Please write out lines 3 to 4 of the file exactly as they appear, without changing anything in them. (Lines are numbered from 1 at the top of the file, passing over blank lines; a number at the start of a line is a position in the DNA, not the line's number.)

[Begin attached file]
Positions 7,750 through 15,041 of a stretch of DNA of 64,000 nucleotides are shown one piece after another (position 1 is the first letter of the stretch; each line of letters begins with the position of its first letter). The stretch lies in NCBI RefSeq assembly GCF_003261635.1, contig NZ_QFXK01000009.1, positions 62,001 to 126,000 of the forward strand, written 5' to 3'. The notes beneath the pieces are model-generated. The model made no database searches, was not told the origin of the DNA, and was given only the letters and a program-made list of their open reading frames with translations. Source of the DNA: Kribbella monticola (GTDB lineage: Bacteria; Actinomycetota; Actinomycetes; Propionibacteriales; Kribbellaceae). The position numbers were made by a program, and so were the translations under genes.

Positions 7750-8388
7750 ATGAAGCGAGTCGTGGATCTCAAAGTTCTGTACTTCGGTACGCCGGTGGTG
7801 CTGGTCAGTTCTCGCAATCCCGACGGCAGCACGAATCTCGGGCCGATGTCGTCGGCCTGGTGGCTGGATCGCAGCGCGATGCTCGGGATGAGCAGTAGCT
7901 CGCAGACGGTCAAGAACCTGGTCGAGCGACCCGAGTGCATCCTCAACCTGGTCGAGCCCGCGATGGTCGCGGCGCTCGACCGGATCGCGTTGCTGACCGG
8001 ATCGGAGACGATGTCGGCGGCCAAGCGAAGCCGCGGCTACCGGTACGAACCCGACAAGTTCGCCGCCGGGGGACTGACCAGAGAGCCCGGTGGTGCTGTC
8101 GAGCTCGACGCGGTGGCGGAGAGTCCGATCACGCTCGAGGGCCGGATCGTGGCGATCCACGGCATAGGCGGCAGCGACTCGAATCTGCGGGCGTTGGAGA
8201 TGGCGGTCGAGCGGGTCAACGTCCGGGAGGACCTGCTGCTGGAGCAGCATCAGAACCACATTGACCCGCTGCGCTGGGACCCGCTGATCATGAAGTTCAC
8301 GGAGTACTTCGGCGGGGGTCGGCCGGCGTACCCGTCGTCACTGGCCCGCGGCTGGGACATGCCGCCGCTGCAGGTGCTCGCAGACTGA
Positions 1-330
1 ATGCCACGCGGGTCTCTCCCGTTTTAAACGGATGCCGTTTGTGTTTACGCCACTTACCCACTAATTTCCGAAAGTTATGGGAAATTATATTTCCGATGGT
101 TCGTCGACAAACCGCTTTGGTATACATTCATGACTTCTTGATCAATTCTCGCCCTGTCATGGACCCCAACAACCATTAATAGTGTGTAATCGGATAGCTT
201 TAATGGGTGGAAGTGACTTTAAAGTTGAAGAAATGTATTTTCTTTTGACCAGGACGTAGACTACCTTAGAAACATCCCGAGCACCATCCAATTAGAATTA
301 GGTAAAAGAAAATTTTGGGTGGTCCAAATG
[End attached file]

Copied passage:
7750 ATGAAGCGAGTCGTGGATCTCAAAGTTCTGTACTTCGGTACGCCGGTGGTG
7801 CTGGTCAGTTCTCGCAATCCCGACGGCAGCACGAATCTCGGGCCGATGTCGTCGGCCTGGTGGCTGGATCGCAGCGCGATGCTCGGGATGAGCAGTAGCT